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RE: Overlays configuration (Was: commit: ldap/ configure)
This sounds overly complex.
I think each backend/overlay should have options:
[yes mod auto no]
with an appropriate default, generally 'no', with
one or two 'yes' (namely for back-bdb). If 'auto',
configure would first attempt to configure the
code as a module, next built-in, otherwise no.
I view the --enable-backends/--enable-overlays should
mean "automatic enablement of ..." have options:
with no being the default. If 'yes', then each
backend/overlay would implicitly take the value
'auto' (unless already set to 'yes' or 'no').
It is unforunate with configure that we couldn't
process this argument before others, so in:
the $ol_enable-bdb will set to 'auto'. This,
I think, is fine. I don't see --enable-backends
ever being released, it's just a hack to make it
easier on developers (and a hack which should
not make it into releases).
At 05:31 AM 4/19/2004, Pierangelo Masarati wrote:
>>> -----Original Message-----
>>> From: owner-openldap-devel@OpenLDAP.org
>>> [mailto:owner-openldap-devel@OpenLDAP.org]On Behalf Of Pierangelo
>>> I've thought a bit more on this; for each backend, I'd allow:
>>> but only advertize
>>> and only use no|yes as defaults
>>> with either no|auto|yes used as default.
>>> When the user picks any of no|yes|mod,
>>> the user_* from should be assigned to the
>>> configure var.
>>> - auto|yes|mod means specific backend build
>>> is allowed not to take place if requirements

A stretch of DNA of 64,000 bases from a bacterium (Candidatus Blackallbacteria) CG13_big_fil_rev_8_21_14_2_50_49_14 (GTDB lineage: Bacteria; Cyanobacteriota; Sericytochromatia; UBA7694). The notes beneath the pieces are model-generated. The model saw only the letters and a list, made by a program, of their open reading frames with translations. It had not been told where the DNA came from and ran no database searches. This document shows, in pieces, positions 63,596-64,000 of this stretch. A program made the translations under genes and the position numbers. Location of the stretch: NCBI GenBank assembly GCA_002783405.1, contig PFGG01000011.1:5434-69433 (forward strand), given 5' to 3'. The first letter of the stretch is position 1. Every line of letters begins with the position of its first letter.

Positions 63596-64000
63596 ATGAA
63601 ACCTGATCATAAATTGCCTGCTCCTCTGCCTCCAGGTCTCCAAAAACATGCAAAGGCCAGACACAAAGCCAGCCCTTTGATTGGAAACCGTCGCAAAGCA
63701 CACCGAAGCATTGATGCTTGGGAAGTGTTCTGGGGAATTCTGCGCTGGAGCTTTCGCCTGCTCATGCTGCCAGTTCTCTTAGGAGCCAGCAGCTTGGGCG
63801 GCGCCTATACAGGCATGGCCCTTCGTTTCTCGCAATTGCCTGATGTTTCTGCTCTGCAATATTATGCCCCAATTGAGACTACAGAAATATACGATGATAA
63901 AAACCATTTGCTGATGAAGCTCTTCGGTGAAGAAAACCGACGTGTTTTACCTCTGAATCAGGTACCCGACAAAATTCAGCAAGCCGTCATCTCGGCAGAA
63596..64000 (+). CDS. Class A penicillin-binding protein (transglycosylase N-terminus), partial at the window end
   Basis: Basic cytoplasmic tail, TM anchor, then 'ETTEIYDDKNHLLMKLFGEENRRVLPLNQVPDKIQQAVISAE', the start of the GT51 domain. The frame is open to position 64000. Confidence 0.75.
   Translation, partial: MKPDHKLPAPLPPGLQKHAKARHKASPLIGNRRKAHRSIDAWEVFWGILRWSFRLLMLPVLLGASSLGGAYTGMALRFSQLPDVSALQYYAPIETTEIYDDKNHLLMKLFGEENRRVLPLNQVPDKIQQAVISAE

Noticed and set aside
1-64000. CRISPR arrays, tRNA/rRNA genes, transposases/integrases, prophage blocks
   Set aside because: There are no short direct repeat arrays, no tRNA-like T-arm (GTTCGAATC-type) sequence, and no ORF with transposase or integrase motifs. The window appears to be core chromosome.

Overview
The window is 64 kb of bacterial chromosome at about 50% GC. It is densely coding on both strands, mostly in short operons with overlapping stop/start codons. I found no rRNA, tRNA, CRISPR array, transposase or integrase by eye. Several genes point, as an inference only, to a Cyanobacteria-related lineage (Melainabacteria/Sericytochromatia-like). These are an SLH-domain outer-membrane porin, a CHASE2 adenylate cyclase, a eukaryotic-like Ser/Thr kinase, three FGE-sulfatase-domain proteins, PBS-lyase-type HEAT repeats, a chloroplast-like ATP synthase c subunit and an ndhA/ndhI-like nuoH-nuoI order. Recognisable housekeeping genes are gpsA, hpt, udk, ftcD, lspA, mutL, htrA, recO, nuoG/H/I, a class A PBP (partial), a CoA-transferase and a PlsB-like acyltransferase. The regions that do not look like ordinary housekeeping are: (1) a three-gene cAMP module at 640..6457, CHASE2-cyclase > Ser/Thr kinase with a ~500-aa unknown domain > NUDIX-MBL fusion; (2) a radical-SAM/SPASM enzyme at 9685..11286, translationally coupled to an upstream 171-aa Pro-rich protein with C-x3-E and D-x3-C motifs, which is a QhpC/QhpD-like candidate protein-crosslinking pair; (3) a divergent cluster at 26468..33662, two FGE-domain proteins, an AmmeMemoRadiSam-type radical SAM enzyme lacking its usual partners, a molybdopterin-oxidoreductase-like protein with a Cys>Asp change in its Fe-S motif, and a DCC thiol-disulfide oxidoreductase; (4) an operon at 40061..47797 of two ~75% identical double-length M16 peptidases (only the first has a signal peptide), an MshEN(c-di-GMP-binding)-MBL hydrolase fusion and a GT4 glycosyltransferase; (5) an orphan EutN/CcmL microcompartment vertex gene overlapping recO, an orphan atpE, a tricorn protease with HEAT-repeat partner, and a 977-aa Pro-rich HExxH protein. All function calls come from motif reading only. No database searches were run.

>>> are not met without global build failure;
>>> - no|user_no means specific backend build
>>> must not even be attempted
>>> - user_yes|user_mod means global build must
>>> fail if specific backend requirements are
>>> not met.
>>> --enable-backends should take the values
>>> no|yes|mod, where:
>>> - no means promote all yes to no
>>> - yes means promote all no to yes
>>> - mod means promote all yes|no to mod
>>> As a consequence, --enable-backends replaces
>>> backends' defaults with other legal default
>>> values, does not affect specific explicit
>>> backend enables and causes enabled backends to
>>> compile only if requirements are met.
>>> If there's no objection, I'd start coding this.
>> Hm, I need to think some more about this.
>> There are only two default states: no and yes, but not mod.
>> There are three user states: no, yes, and mod.
>> I think there are also two auto states: auto,yes and auto,mod. Currently
>> none of our backends default to an auto.
>> To me, using enable-backends=no means "turn all backends off" which of
>> course is senseless because then slapd cannot be built. You're treating
>> it as "turn all default-yes backends to user-no" which I guess is more
>> useful, but less intuitive.
>Mmmmh, I guess I stated it badly; I'm treating enable-backends=no
>to turning all backends to "no"; this should only be used in
>conjunction with enable-<somebackend>=yes. If more than one defaults
>to yes, or if we add "auto" (which I encourage), then someone could
>desire: disable all those that default to "yes" or "auto", except those
>that are explicitly enabled.
>> Then, enable-backends=yes in light of this discussion would mean set all
>> default-no backends to auto,yes, and enable-backends=mod would mean turn
>> all default-yes and default-no backends to mod.
>> Does that follow?
>More or less, yes. This would be exactly the opposite of "=no", i.e.
>enable all those that would default to no. The important distinction, is
>that those enabled by enable-backends should be build only if possible.
>I.e., if I don't have libiodbc installed, and I enable all backends, I
>don't want the build to fail because back-sql cannot be built. I simply
>want it to be skipped (maybe with a warning) but all else be built.